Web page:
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Pennsylvanians Take To The Streets, The Courts & Local News For Greater Equality

Pablo Martinez Monsivais
Women's March demonstrators walk past the White House on Saturday, Jan. 20, 2018. On the anniversary of President Donald Trump's inauguration, protestors around the world denouncing his views on immigration, abortion, LGBT rights, women's rights and more.

Following legal suits arguing that the Pennsylvania's Congressional district map unfairly serves Republicans, the state Supreme Court has ordered new lines be constructed and submitted by Feb. 15, only three months before the commonwealth's primary elections. The GOP plans to appeal to the U.S. Supreme Court.

The Caucus' Mike Wereschagin and WNYC's Cristian Farías explain what this means for upcoming special and primary elections, as well as how similar court cases are fairing in other states.

Next on the program...

The Women's March in Pittsburgh coincided with dozens of similar marches around the world, bringing together an estimated 30,000 and filling three city blocks. Who came, who organized it and what can we expect to see in the year to come? 90.5 WESA identity and justice reporter Virginia Alvino Young was there.

Coming up later...

PublicSource launched a new collection this week of videos, photos and essays exploring how the Pittsburgh community perceives race and racial division. Managing Editor Halle Stockton explains what prompted the project, "Let's talk about RACE," and contributors Felicity Williams and Brian Broome discuss their work.

And finally...

The Pittsburgh Tribune-Review's Megan Guza and David Harris, University of Pittsburgh law professor and host of the Criminal Injustice podcast, discuss the resolution of two protracted legal battles, plus the nuances of Pennsylvania's declining prison population and why Bill Cosby chose to perform standup in Philadelphia again for the first time since his sexual assault trial last year.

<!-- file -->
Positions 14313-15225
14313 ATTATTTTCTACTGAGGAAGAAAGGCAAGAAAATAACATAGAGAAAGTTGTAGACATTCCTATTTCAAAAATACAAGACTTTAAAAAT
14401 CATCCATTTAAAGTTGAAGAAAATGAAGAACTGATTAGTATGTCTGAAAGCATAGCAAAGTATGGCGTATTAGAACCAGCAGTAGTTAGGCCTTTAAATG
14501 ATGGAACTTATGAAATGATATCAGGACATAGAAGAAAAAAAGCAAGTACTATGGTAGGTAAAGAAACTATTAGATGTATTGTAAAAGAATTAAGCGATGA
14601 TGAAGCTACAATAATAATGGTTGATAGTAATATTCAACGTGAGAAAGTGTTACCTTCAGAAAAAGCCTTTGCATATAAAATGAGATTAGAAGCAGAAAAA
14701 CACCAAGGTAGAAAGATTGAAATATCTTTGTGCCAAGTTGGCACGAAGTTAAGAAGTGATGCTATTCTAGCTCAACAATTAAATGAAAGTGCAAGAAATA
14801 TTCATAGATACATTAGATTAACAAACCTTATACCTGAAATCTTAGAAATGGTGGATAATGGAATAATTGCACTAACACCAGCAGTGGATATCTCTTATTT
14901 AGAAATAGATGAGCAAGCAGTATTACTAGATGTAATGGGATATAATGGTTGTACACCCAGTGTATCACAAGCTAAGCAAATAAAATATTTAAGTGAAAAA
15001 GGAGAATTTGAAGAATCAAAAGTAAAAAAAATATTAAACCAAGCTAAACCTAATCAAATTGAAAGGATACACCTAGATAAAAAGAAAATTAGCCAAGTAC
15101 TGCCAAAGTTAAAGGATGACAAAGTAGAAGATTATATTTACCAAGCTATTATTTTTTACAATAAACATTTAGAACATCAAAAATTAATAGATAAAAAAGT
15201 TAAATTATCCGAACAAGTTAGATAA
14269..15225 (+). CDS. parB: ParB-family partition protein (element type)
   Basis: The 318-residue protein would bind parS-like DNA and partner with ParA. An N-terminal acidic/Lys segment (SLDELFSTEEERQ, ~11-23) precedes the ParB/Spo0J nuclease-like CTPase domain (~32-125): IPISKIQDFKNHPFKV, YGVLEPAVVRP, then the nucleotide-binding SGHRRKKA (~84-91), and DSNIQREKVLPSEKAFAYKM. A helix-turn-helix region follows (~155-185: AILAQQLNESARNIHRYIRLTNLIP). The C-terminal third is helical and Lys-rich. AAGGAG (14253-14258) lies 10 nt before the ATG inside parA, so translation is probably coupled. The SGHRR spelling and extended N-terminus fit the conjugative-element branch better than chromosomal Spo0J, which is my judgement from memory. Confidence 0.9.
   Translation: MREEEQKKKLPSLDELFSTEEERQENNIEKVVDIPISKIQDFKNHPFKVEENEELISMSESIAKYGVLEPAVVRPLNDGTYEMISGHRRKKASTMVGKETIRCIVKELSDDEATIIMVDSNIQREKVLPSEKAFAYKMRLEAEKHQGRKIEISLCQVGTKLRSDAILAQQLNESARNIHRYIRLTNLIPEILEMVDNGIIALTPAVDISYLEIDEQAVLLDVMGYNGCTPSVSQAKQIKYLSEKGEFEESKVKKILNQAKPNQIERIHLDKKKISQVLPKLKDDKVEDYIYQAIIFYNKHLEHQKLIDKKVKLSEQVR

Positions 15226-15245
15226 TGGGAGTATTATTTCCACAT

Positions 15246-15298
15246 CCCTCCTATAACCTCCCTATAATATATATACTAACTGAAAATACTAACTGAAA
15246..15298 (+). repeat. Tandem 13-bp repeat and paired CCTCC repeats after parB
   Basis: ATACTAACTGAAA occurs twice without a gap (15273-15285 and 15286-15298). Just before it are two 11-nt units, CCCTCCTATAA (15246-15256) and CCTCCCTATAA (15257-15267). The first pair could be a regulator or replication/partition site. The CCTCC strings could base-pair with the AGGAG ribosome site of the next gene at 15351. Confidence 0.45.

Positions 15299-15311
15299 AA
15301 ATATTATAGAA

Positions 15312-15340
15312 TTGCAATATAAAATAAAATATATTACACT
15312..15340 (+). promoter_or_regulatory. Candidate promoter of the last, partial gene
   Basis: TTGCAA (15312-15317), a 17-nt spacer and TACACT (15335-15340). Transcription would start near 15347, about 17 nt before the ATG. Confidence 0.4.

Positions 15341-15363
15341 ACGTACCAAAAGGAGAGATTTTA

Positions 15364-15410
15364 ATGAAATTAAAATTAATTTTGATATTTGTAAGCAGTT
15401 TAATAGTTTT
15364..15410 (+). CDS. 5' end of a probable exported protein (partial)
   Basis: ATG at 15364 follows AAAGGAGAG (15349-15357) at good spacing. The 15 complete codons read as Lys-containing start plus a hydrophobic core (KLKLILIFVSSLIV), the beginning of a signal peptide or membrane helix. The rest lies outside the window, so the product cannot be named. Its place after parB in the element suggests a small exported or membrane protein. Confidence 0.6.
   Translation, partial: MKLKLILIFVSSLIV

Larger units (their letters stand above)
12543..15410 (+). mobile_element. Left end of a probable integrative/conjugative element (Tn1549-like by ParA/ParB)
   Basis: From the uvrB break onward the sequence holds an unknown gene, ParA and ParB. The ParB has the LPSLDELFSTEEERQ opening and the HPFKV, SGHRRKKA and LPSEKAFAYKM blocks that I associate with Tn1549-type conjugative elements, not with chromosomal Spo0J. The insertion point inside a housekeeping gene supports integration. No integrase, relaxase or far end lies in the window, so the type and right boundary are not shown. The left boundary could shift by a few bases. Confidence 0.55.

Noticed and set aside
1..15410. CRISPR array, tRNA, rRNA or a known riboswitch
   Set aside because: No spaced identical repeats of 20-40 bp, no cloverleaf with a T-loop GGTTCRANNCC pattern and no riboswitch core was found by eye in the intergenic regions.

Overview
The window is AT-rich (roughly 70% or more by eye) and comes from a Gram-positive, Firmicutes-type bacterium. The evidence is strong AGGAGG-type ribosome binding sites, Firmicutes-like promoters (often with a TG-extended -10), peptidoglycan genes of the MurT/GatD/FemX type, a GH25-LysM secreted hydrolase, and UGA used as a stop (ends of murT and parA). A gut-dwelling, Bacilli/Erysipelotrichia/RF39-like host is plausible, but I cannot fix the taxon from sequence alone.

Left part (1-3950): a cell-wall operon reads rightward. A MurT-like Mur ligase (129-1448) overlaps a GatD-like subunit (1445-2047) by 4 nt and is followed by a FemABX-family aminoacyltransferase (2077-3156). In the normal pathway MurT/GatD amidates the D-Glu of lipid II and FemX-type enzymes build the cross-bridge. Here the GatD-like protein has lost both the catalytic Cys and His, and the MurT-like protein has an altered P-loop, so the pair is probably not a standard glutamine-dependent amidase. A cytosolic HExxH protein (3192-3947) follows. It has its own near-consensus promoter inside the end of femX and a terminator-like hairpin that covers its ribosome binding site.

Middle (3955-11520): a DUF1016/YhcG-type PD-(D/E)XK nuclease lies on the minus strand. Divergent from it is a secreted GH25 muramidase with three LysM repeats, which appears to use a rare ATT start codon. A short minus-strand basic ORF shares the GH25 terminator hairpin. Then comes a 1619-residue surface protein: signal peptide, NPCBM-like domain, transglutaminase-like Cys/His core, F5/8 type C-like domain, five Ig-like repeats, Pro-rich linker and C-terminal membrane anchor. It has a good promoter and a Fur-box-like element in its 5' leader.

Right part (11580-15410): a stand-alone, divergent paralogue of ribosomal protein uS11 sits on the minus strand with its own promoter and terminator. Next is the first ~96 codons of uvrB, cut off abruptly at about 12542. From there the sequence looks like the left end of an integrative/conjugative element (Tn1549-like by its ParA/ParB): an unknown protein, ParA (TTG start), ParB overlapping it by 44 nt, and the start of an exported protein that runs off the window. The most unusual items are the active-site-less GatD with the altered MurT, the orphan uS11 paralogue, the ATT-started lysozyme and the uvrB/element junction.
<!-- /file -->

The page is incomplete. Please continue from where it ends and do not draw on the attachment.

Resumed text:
Leon Ford agreed to a $5.5 million settlement following a 2012 incident in which a Pittsburgh Police officer shot and paralyzed him during a traffic stop. Officers on scene initially refused to accept Ford's identification, thinking he was a different man, and one later fired on Ford, saying he feared for his life. Ford's attorney said last week, "It was time, the money was right, and I think Leon realized that he has greater works to do in his life than litigate this matter."

Now age 20, Alex Hribal was sentenced to up to 60 years in an adult prison for stabbing 20 students and a security guard at Franklin Regional High School in 2014. The decision came in spite of repeated efforts by his defense to insist Hribal needed mental health treatment beyond what an adult prison could offer.

The Confluence, where the news comes together, is 90.5 WESA’s weekly news program. Each week, reporters, editors and storytellers join veteran journalist and host Kevin Gavin to take an in-depth look at stories important to the Pittsburgh region.

Find more episodes of The Confluence here.

Megan Harris is a writer, editor, photographer and curator for Pittsburgh's NPR News station. She leads editorial coverage for The Confluence, 90.5 WESA's live, one-hour, daily morning news show.
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